Two recent high-profile incidents have proven there’s a lack of basic leadership at the highest levels of government.
The first involved Government Services Administration members partying in grand style all over the United States. The second was the Secret Service prostitute scandal before the hemispheric conference in Columbia. Both examples show a blatant disregard for basic leadership by chief executives in some of our top agencies.
The GSA left a trail of over-the-top carousing from Hawaii to Las Vegas while a nation in debt continued to fall further behind every day.
There’s no excuse: While the GSA leader did not even attend the infamous near-million-dollar Vegas conference, she certainly still had oversight responsibility. Taxpayers (the employers) expect the GSA to fulfill its mission of maintaining government buildings and related services at a reasonable cost. We don’t expect to be supporting our leaders’ wild nights on the Strip.
The case of the Secret Service demonstrates an even greater lack of leadership. If the Secret Service director had regularly communicated a culture of ethical behavior and shown a passion for the integrity of the organization, it is unlikely that any Secret Service member would have ever considered hiring a hooker on a presidential mission.
Even if one agent got out of line, you’d expect others to jump in to correct the situation or turn in the offender. Sadly, devoid of ethical leadership, these entitled agents felt no sense of responsibility to themselves, the agency, the president or the public.
Learning our lessons
Similar issues raise their ugly heads all the time in the business world. There are stories daily about value breakdowns by corporate leaders who have failed to set the right ethical direction. Instead of endless investigations into why these situations occur and irrelevant laws to prevent them from happening again, the action we should take to prevent ethical lapses is re-instituting basic leadership principles for chief executives.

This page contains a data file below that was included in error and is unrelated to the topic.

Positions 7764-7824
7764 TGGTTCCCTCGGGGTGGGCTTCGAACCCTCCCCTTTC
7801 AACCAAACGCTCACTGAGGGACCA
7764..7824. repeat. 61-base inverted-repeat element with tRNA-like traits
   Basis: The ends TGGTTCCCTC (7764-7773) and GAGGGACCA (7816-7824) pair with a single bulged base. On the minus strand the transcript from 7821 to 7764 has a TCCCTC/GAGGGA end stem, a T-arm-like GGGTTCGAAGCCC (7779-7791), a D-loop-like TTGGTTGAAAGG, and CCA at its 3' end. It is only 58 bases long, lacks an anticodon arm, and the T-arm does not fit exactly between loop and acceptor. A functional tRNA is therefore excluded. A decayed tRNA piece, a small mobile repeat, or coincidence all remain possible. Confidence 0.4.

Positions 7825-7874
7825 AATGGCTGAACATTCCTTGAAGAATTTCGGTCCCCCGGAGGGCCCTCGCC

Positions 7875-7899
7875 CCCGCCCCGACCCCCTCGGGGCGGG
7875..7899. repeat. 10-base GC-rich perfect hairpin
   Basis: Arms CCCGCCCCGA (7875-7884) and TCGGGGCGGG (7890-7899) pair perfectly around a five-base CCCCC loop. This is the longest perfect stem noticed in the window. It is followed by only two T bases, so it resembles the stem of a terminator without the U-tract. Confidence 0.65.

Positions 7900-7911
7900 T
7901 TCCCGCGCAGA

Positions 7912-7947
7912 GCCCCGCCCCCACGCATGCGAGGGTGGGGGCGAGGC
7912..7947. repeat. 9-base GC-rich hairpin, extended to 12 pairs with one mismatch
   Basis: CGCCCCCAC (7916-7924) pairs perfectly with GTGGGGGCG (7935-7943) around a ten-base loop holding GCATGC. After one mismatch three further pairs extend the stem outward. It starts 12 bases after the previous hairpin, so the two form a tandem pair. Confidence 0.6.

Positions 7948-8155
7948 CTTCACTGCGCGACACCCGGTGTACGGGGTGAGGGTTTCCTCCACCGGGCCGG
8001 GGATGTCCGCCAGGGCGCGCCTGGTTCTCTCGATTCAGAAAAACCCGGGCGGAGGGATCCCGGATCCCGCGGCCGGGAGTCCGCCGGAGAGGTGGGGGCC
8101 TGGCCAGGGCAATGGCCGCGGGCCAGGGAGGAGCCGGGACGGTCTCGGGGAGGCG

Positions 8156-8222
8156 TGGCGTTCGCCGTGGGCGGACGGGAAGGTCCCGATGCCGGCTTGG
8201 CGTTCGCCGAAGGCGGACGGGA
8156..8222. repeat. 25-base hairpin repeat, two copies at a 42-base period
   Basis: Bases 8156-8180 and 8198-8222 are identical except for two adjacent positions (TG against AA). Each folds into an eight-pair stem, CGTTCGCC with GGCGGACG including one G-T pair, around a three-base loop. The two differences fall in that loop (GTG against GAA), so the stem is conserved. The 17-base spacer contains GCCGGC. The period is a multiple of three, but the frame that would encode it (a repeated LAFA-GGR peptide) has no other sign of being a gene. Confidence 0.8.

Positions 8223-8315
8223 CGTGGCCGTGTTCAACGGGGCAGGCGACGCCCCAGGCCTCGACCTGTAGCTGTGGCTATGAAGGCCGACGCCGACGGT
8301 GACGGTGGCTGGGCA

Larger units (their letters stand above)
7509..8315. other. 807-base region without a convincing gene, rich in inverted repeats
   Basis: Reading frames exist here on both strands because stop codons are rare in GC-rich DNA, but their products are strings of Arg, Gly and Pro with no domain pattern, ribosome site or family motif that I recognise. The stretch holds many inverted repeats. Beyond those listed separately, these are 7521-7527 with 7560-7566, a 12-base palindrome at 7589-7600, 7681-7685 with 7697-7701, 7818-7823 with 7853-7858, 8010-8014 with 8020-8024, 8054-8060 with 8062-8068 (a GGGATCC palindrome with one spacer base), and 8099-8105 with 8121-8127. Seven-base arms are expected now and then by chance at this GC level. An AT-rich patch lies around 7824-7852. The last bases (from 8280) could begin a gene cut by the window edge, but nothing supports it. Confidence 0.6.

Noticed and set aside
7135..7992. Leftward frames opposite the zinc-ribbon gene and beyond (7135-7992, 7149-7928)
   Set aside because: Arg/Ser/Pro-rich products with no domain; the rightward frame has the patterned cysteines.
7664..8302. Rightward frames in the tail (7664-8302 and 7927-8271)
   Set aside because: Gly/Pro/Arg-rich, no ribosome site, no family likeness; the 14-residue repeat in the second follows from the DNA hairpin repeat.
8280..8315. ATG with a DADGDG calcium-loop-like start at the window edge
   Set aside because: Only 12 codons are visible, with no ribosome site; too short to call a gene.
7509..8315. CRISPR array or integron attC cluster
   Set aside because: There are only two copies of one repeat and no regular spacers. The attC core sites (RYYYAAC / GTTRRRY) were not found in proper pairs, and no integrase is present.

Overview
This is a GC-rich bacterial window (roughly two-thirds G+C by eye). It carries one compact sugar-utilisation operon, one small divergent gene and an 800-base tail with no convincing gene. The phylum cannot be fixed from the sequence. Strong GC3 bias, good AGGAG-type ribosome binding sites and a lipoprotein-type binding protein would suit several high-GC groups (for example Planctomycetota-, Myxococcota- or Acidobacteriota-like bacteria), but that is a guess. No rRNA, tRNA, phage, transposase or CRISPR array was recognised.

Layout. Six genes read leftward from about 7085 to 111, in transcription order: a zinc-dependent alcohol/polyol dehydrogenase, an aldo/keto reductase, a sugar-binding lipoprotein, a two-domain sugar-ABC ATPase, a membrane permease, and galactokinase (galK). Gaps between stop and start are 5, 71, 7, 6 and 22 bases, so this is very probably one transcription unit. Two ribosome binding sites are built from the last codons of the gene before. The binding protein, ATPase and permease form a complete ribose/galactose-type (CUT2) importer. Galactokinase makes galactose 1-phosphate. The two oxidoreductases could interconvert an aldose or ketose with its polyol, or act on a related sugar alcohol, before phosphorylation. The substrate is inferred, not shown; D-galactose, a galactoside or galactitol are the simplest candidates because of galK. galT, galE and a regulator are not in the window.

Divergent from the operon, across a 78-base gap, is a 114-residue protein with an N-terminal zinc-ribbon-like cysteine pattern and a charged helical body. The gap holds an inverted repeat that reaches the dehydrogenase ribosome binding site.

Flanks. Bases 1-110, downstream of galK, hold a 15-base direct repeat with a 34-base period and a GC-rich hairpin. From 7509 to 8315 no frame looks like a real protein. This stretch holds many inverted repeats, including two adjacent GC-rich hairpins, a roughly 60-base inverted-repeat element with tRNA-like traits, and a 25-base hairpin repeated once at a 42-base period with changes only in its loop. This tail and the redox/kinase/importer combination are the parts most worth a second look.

Here’s a refresher on Leadership 101:
• Be clear about values and never bend those values.
• Passionately discuss values so everyone, without exception, is on the same page.
• Set clear direction and expectations that will lead to achieving the expected results.
• Define the central mission clearly and repetitively so no one is confused.
• To be sure your message sticks, say it 10 times or more since people only retain 10 percent of what they hear a week later.
• Communicate regularly so people can understand and follow your mission going forward.
Strong, ethical leaders are the foundation of good government and back-to-basics business. It’s up to each leader to start changing our world one principle at a time.
Joe Scarlett is founder of the Scarlett Leadership Institute and the retired chairman of Tractor Supply Co. He can be reached firstname.lastname@example.org.